Salt: Where Does the Salt in Your Diet Come From?

This is Video/Blog # 2 in our Series: All About Salt.

Myth or Fact? I don’t have to worry about my sodium because I don’t use the salt shaker at meals or when cooking?

When my clients want to reduce sodium in their diets, they typically focus on the salt shaker. They believe if they don’t add salt to their food at the table or when they are cooking, it is enough to keep their salt intake low.

Is it enough?

This is a MYTH!

Wait. What? Why???

Most of the salt in the average American diet – a whopping 71% according to the Centers for Disease Control and Prevention – comes from processed foods and restaurant foods – not from the salt we add during cooking or sprinkle on to our cooked steaks or vegetables!

In fact, the foods with hidden sources of salt are the biggest offenders since many do not realize they are so high in salt. The American Heart Association has dubbed these foods the “Salty Six.”

The Salty Six includes:

  • Breads
  • Deli lunch meats
  • Sandwiches
  • Pizza
  • Soups
  • Processed chicken products.

And, if they asked me, I would make it the Salty Seven and added

  • Sauces and condiments

Can you Trust the Food Packaging Claims?

You can always look at the nutrition information label to find the milligrams (mg) per serving – just be sure to notice how much is considered one serving of the food per the label.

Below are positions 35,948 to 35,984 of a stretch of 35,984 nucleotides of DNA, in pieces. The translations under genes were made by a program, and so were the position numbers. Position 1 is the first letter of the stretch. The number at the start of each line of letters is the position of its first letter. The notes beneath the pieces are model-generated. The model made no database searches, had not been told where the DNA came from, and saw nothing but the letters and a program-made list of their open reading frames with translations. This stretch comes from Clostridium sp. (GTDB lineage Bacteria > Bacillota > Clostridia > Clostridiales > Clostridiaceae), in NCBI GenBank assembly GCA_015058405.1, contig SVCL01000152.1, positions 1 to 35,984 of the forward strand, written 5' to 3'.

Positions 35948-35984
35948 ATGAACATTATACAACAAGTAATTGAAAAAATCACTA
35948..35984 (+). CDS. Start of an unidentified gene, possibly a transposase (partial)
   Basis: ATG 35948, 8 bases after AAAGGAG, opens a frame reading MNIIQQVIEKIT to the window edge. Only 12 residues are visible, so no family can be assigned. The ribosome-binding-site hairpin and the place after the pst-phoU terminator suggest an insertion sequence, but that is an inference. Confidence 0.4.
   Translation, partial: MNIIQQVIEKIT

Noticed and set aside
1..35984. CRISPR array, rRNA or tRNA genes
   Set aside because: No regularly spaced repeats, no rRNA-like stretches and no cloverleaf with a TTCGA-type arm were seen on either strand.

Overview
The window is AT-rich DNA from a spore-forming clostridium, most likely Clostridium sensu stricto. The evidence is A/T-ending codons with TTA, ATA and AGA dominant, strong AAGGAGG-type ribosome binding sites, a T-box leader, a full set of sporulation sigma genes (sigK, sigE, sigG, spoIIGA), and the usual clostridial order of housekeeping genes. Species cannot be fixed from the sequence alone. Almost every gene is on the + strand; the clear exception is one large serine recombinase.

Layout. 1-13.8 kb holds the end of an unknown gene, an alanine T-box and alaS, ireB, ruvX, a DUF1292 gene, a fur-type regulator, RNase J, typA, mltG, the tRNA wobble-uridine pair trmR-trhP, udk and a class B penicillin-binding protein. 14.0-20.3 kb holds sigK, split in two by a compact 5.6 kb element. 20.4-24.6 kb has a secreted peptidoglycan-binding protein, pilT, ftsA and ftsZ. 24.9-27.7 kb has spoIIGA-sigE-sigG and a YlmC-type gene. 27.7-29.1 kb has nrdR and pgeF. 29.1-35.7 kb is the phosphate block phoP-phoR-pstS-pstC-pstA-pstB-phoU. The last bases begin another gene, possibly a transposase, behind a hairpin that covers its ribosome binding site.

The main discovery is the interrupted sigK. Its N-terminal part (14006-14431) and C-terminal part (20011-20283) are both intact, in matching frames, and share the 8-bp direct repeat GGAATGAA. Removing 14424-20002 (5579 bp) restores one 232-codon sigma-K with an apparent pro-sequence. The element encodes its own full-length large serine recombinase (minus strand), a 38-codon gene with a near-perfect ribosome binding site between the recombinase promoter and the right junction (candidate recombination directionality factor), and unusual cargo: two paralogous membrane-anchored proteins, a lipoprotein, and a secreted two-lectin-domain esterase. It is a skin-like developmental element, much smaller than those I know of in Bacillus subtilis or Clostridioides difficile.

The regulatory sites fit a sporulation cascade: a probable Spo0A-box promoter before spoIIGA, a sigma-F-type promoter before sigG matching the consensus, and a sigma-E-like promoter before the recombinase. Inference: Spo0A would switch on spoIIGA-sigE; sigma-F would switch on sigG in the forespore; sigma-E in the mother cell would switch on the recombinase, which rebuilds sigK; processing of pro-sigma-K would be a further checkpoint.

Those nutrition claims on food packages are a little trickier. Let’s quickly go over what those nutrition claims really mean.

First, realize that some of the claims are based off comparing the lower sodium version to the regular version.

If you see “reduced sodium” on the label, that means there is at least 25% less salt than the regular version. So, if your food is a salty one – like soup that can have 2000 mg in one can, then reduced sodium may still have 1500 mg which is not what I would consider low in sodium at all.

Claims that mean low sodium include “low sodium” with 140 mg or less per serving, “very low sodium” with 35 mg or less per serving, and “salt / sodium free” which means less than 5 mg per serving.

Finally, “no salt added” means just that – salt was not added during the food processing. The food may or may not be high in salt naturally.

Check out the video where I review some food packages and talk about the salt in some common foods – including what you just might be eating for lunch today!

So getting rid of the salt shaker may not be enough to get you to your salt intake goals.

Which may make you wonder… just how much salt should I actually eating? I will answer that question with our next video!

To get these when they are released – subscribe to my YouTube Channel

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